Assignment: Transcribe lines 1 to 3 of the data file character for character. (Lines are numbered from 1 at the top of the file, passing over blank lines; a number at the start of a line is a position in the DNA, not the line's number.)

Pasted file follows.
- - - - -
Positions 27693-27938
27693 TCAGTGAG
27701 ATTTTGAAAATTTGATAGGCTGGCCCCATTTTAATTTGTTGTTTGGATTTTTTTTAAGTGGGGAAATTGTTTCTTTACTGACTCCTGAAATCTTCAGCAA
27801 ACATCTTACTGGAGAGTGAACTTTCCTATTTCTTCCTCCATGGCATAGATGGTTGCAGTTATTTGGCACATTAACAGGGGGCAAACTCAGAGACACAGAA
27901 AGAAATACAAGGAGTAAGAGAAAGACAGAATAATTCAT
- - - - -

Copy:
Positions 27693-27938
27693 TCAGTGAG
27701 ATTTTGAAAATTTGATAGGCTGGCCCCATTTTAATTTGTTGTTTGGATTTTTTTTAAGTGGGGAAATTGTTTCTTTACTGACTCCTGAAATCTTCAGCAA